Exclusion Criteria:

  • active heart, lung, liver, gastrointestinal or kidney disease; unable to give informed consent; pregnancy; uncontrolled high blood pressure or high cholesterol; significant anemia; prisoners or institutionalized individuals; type 2 diabetes melitis; development of any serious medical or psychiatric illness during recruitment or studies;
  • for atropine portion of study = same as listed above plus history of glaucoma, myasthenia gravis, brain pathology, enlarged prostate in men, taking of medications that might interact with atropine and cannot be stopped;
  • for RYGB patients will also be disqualified if they have gastric outlet obstruction or severe diarrhea
  Contacts and Locations
Choosing to participate in a study is an important personal decision. Talk with your doctor and family members or friends about deciding to join a study. To learn more about this study, you or your doctor may contact the study research staff using the Contacts provided below. For general information, see Learn About Clinical Studies.

Please refer to this study by its identifier: NCT00992901

Contact: Carol A Colegate, RPh 513-558-0201
Contact: Marzieh Salehi, MD 513-558-4444

United States, Ohio
Cincinnati Children's Hospital Medical Center GCRC Recruiting
Cincinnati, Ohio, United States, 45229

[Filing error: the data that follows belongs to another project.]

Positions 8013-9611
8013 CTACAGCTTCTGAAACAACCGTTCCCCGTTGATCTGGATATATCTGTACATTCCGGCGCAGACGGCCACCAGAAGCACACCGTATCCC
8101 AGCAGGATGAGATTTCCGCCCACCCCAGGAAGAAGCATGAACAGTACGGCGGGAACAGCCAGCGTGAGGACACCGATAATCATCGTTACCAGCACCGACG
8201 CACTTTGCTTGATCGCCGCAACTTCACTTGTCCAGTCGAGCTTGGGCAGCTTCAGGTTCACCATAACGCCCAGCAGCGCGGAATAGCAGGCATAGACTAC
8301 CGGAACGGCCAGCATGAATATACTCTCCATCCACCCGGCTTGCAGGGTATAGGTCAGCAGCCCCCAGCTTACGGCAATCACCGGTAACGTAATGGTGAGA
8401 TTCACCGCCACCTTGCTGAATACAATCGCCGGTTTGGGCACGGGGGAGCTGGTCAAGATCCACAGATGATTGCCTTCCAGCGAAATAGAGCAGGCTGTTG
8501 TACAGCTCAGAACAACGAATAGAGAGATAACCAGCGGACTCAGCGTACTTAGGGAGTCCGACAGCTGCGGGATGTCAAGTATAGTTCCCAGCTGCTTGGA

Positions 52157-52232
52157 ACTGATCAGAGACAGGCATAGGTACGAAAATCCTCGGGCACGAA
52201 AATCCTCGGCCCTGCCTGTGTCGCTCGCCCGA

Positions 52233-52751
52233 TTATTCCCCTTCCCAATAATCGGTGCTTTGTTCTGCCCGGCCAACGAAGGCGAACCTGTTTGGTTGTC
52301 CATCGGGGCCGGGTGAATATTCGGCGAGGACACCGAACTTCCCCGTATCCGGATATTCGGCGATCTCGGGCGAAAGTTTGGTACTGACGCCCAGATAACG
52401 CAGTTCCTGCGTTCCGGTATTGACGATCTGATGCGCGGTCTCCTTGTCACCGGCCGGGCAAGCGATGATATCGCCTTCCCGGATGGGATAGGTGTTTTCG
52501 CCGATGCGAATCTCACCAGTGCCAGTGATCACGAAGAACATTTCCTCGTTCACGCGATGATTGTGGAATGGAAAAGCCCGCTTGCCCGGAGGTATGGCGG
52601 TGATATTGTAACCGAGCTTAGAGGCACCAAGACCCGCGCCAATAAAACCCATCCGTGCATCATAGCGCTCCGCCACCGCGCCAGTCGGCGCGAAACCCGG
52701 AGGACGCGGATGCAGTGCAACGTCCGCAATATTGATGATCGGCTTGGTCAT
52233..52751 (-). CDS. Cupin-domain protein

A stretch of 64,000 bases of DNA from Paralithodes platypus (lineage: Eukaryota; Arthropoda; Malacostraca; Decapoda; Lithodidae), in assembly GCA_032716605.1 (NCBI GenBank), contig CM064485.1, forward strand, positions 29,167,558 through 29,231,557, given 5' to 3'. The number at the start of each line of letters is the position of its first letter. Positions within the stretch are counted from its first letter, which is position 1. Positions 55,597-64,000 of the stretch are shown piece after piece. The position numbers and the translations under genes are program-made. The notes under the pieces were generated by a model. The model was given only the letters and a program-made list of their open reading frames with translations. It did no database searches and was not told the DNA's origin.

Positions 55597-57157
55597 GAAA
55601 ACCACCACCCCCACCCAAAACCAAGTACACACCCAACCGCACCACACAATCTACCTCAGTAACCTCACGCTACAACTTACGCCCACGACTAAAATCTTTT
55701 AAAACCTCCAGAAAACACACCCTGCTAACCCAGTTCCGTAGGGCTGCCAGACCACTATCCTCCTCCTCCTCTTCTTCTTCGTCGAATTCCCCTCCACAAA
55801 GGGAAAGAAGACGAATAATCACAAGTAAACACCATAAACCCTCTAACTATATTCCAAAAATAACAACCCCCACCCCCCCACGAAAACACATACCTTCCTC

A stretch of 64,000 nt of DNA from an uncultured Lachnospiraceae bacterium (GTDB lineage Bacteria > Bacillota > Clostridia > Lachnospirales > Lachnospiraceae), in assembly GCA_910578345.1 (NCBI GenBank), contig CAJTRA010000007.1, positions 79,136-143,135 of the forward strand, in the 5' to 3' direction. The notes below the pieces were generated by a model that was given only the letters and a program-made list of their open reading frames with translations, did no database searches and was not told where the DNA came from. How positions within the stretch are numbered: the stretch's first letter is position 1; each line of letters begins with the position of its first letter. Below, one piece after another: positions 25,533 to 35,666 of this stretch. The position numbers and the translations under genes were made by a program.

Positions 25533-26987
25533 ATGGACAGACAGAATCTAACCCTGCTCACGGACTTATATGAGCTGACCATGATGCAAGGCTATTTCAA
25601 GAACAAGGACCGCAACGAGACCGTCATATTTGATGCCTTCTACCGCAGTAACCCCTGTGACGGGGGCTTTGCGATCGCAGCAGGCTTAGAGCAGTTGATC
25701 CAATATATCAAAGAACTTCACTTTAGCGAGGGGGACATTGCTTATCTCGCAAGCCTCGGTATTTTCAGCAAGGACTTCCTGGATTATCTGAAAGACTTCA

Contact: Carol A Colegate, RPh    513-558-0201   
Contact: Marzieh Salehi, MD    513-558-4444   
Principal Investigator: Marzieh Salehi, MD         
University of Cincinnati Recruiting
Cincinnati, Ohio, United States, 45267
Contact: Carol A Colegate, RPh    513-558-0201   
Contact: Marzieh Salehi, MD    513-558-4444   
Principal Investigator: Marzieh Salehi, MD         
Veteran Affairs Medical Center GCRC Recruiting
Cincinnati, Ohio, United States, 45267
Contact: Carol A Colegate, RPh    513-558-0201   
Contact: Marzieh Salehi, MD    513-558-4444   
Principal Investigator: Marzieh Salehi, MD         
Sponsors and Collaborators
University of Cincinnati
David D'Alessio
Principal Investigator: Marzieh Salehi, MD University of Cincinnati
  More Information

No publications provided

Responsible Party: Marzieh Salehi, Assistant Professor, University of Cincinnati Identifier: NCT00992901     History of Changes
Other Study ID Numbers: DK083554
Study First Received: October 7, 2009
Last Updated: July 25, 2014
Health Authority: United States: Food and Drug Administration

Keywords provided by University of Cincinnati:
gastric bypass surgery
glucose tolerance
Insulin response to meal ingestion
Gut hormone and neural response to meal ingestion

Additional relevant MeSH terms:
Glucose Metabolism Disorders
Metabolic Diseases
Insulin, Globin Zinc
Adjuvants, Anesthesia
Anti-Arrhythmia Agents
Anti-Asthmatic Agents
Autonomic Agents
Bronchodilator Agents
Cardiovascular Agents
Central Nervous System Agents
Cholinergic Agents
Cholinergic Antagonists
Hypoglycemic Agents
Molecular Mechanisms of Pharmacological Action
Muscarinic Antagonists
Neurotransmitter Agents
Peripheral Nervous System Agents
Pharmacologic Actions
Physiological Effects of Drugs
Respiratory System Agents
Therapeutic Uses processed this record on October 20, 2014